As the state starts to reopen, many are wondering what will happen with public schools in the fall. Here, Conduit Street breaks down the process ahead, including the federal, state, and local roles in reopening schools, and possible paths forward.
The swift and sudden shock of the COVID-19 pandemic has wreaked havoc on our healthcare system, economy, social structures, and everyday way of life. Schools are no exception. Across Maryland, local education agencies (LEAs) are formulating plans to educate students in the fall — whether in person, remotely, or some combination of the two — with an emphasis on ensuring the safety and well-being of students, families, staff, faculty, and school communities.
How Did We Get Here?
As a result of the COVID-19 pandemic and state of emergency declared by Governor Larry Hogan, Maryland schools have been closed since March 16, 2020.
The following timeline provides some background information on major education-related events in Maryland during the pandemic:
- March 12, 2020: Maryland State Superintendent of Schools, Dr. Karen Salmon, announced the closure of all public schools from March 16 – March 27, 2020, along with the cancellation of all travel for students and staff.
- March 16, 2020: The Office of School and Community Nutrition at Maryland State Department of Education (MSDE), alongside food directors from local school systems, began serving meals to students at sites throughout the State as an expansion of the summer meal program.
- March 26, 2020: Superintendent Salmon announced the extension of school closures until April 24, and the indefinite closure of child care facilities not serving essential personnel.
- April 17, 2020: Superintendent Salmon announced the extension of school closures until May 15, 2020.
- May 6, 2020: Superintendent Salmon announced the extension of school closures through the end of the 2019-2020 school year.
Is There Federal Guidance for Reopening Schools in the Fall?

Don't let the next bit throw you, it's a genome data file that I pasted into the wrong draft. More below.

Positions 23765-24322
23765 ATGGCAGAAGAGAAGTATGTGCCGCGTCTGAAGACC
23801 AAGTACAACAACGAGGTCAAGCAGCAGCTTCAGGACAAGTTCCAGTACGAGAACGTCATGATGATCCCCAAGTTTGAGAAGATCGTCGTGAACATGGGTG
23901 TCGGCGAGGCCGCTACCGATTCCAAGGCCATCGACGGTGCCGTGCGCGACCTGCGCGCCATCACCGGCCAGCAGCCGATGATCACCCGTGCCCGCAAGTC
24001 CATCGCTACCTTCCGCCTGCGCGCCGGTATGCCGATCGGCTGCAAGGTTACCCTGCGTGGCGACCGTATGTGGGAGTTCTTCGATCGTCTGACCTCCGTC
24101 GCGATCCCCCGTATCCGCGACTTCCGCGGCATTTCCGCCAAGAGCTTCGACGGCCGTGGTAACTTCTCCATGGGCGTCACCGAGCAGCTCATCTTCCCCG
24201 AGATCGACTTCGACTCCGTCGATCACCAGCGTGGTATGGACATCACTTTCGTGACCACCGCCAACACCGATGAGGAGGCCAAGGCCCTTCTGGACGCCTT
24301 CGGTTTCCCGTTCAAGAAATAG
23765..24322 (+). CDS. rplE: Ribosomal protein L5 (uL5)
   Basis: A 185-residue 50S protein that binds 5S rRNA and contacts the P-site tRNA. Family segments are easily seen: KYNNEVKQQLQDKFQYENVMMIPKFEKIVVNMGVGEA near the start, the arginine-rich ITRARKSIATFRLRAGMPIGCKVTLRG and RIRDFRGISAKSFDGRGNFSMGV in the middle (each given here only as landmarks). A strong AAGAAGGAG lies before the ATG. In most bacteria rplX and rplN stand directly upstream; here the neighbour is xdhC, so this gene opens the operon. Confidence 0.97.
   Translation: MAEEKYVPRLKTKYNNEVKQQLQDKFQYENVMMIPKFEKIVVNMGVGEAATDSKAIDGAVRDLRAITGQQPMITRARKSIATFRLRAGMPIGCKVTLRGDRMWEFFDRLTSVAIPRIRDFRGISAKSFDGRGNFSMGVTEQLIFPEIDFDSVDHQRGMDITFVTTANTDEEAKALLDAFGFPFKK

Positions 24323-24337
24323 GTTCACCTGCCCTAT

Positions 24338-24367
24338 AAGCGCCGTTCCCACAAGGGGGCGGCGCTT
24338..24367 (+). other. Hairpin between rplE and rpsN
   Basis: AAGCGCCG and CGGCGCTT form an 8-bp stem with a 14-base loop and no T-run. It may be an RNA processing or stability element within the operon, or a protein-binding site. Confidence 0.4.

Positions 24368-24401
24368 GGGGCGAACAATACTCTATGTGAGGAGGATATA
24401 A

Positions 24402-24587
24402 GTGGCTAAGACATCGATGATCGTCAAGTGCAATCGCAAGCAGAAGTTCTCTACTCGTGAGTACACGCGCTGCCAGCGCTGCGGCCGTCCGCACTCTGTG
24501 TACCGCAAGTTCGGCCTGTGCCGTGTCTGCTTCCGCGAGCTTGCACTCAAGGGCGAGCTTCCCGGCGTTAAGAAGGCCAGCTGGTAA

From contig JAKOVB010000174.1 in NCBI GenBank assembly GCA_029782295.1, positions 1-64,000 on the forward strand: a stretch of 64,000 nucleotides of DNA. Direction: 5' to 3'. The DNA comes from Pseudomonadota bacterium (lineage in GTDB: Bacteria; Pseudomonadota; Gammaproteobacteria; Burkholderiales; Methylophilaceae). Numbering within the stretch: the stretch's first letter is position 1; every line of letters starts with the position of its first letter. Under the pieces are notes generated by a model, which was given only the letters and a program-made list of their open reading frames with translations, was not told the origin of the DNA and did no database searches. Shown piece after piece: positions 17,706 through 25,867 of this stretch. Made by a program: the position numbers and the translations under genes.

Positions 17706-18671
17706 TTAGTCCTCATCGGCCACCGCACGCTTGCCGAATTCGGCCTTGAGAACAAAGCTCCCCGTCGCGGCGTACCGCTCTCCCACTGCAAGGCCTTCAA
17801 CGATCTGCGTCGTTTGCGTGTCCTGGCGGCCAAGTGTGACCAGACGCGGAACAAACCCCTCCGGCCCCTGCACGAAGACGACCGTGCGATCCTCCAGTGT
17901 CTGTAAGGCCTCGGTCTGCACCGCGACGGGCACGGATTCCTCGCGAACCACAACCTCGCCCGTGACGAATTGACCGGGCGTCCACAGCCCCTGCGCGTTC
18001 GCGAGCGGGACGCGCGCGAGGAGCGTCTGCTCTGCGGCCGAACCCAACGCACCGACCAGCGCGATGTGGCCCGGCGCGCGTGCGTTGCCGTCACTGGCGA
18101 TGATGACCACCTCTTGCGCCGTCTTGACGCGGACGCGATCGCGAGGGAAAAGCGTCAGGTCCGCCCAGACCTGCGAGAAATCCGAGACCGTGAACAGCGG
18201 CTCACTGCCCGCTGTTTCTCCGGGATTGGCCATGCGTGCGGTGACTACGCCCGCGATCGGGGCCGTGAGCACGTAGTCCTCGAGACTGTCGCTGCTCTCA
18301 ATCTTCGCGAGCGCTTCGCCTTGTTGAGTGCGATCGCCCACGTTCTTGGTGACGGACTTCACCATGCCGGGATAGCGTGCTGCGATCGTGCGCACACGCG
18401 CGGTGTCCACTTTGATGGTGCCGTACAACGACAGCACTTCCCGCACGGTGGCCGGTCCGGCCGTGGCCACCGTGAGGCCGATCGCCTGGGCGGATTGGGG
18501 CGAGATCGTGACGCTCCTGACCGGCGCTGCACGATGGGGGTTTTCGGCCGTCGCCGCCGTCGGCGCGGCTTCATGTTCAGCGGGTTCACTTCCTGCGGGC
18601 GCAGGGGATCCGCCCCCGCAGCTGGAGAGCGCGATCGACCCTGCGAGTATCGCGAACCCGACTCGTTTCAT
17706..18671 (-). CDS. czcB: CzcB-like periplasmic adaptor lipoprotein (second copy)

The decision to reopen schools — like the decision to close them in March — does not rest with the federal government. Rather, it will be made by Maryland’s 24 local LEAs, in collaboration with state and local health officials and guidance from MSDE.
In mid-May, the Center for Disease Control (CDC) recommended a set of social distancing policies for schools including having desks at least six feet apart and facing the same direction, lunch in classrooms, staggered arrival times, cloth masks for staff, and daily temperature screenings.
President Donald Trump and Education Secretary Betsy Devos this week criticized the CDC guidelines and threatened to withhold funding for schools if they do not offer in-person classes in the fall. While is it unclear whether President Trump has the authority to withhold such funding, Governor Larry Hogan replied that Maryland would not be taking “any bullying” and the state will “make the best decisions that we can based on the science and what the educators and the public health officials say.”
Hours after Trump’s statement, Vice President Mike Pence contradicted the president saying that he would respect local decisions to not fully reopen schools due to the pandemic.
What is the State’s Role in Reopening Schools?
While the Maryland State Department of Education (MSDE) continues to update the state’s recovery plan for education, “Maryland Together: Maryland’s Recovery Plan for Education,” local school systems will be responsible for establishing their own recovery plans in accordance with state guidelines.
As Maryland moved into Stage 2 of the “Roadmap to Recovery,” the state eased restrictions on access to school buildings. Superintendent Salmon said that students and staff should be allowed to return to school buildings in small groups for summer school programming, with a focus on students most deeply impacted by the pandemic-induced shift to remote learning. Although the plan for students to return for in-person learning is technically in Stage 3 of Maryland’s recovery plan, the exact timing is still uncertain as each stage is based on pandemic data.
What Are Local School Systems Saying?
Some jurisdictions, such as Baltimore City, have said they are considering educating students both in-person and virtually, on an alternating schedule, but also plan to offer a virtual option for families who are not comfortable with in-person learning. Many superintendents plan to finalize school reopening plans by early August, although several have already stated that if there is not a surge in the virus, students will likely have a rotating schedule of in-person classes.
Many aspects of reopening schools have drawn concern from stakeholders, including extra transportation costs in order to physically distance students on buses, personal protective equipment in classrooms, student achievement gaps due to distance learning, and what to do with students on “off” days when childcare may be necessary.
While there has been much talk on access to child care for parents returning to work, a bigger discussion is looming on what to do with a possible increase of thousands of students if class sizes are cut in half in order to continue with physical distancing.
Stay tuned to Conduit Street for more information.